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Astron. Astrophys. 336, 637-647 (1998)

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1. Introduction

Stars with combination spectra are those whose spectra show simultaneously very high excitation emission lines and low temperature absorption features, but which cannot be considered certain binaries. Some or all may, however, be so. Under this heading BX Mon entered Bidelman's (1954) list of 'combination stars' - which was at that time the designation for what we call symbiotic systems. Due to the low degree of excitation in the optical emission lines BX Mon was excluded from Allen's (1979, 1982) catalogs of symbiotic stars. The presence of medium ionized species became evident with the International Ultraviolet Explorer (IUE) spectra of Michalitsianos et al. (1982). Observed emission features in the UV are C III ], C IV , N III ], and O III ]. This property was most likely the reason for the inclusion in Allen's (1984) catalog.

BX Mon is an unusual symbiotic system in the sense that its hot component is rather cool and easily detected in the long wavelength IUE and blue optical spectra. Michalitsianos et al. (1982) remarked on the strong continuum in the long wavelength range of IUE, which they described as resembling that of a late A to early F star.

Photographic monitoring of BX Mon from 1890 to 1940 revealed a periodicity of 1380 days and an amplitude of about 3 magnitudes (Mayall 1940). This was often interpreted as due to a very long period Mira variable, and it entered, under this flag, the General Catalog of Variable Stars (Kukarkin et al. 1958). Later Whitelock & Catchpole (1983) suggested that the infrared spectrum and colours are appropriate for a normal [FORMULA] M5 giant and not for a Mira variable. This is supported by the published K-magnitudes for BX Mon which give a mean value of [FORMULA] with a 1[FORMULA]-scatter of [FORMULA] (Whitelock & Catchpole 1983; Viotti et al. 1986; Kenyon 1988; Munari et al. 1992). These IR data and the extensive spectroscopic monitoring by Iijima (1985) established that the periodic variations are caused by the change of the viewing angle due to orbital motion.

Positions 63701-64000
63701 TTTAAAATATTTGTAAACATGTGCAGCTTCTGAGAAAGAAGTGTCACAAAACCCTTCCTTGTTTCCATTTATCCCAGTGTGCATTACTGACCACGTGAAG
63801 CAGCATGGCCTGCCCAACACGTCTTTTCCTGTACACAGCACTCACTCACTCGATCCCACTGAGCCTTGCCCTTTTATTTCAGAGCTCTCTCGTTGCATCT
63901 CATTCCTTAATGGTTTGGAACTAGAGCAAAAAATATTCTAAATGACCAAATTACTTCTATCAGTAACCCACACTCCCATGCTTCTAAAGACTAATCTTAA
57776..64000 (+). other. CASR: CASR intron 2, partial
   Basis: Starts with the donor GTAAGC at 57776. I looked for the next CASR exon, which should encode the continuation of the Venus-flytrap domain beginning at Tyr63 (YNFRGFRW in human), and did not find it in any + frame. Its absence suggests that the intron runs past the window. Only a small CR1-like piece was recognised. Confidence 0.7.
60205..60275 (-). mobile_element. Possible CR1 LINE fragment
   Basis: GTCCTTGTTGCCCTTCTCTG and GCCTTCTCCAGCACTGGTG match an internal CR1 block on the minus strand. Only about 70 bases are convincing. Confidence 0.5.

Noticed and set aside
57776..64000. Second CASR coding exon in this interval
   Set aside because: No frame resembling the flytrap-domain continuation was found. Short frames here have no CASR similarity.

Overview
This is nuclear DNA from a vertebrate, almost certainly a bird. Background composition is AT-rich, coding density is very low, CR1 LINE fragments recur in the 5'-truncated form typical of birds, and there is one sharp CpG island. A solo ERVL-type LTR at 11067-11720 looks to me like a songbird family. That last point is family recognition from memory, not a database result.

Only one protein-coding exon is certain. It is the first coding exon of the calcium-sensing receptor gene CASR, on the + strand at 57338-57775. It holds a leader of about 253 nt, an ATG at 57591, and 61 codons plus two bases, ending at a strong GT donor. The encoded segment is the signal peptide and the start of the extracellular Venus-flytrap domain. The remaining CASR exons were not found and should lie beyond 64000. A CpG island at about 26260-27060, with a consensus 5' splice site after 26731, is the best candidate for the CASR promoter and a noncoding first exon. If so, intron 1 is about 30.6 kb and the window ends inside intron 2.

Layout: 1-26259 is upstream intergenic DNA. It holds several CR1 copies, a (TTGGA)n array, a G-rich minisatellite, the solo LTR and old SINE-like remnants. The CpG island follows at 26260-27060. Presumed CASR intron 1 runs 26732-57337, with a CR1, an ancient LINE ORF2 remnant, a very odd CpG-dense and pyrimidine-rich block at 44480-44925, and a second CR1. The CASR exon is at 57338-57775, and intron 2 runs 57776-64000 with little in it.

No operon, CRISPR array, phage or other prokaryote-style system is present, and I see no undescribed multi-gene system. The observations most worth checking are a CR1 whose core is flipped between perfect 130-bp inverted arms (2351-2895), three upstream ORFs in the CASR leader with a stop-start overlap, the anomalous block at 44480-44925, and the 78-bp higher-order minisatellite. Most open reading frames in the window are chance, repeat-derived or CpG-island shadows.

In this Paper, we present radial velocity measurements which provide orbital information for the BX Mon system. We re-examine photometric data in order to establish the orbital period. We determine the binary mass-ratio and the masses of the individual components. The distance to BX Mon is estimated with the help of interstellar absorption lines as well as from interstellar extinction. This enables the calculation of stellar parameters like luminosity and radius. We then measure and discuss the rotation of the cool component and present a series of H[FORMULA] line profiles. We finally consider a model in which the variability of the H[FORMULA] line can be understood.

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© European Southern Observatory (ESO) 1998

Online publication: July 20, 1998
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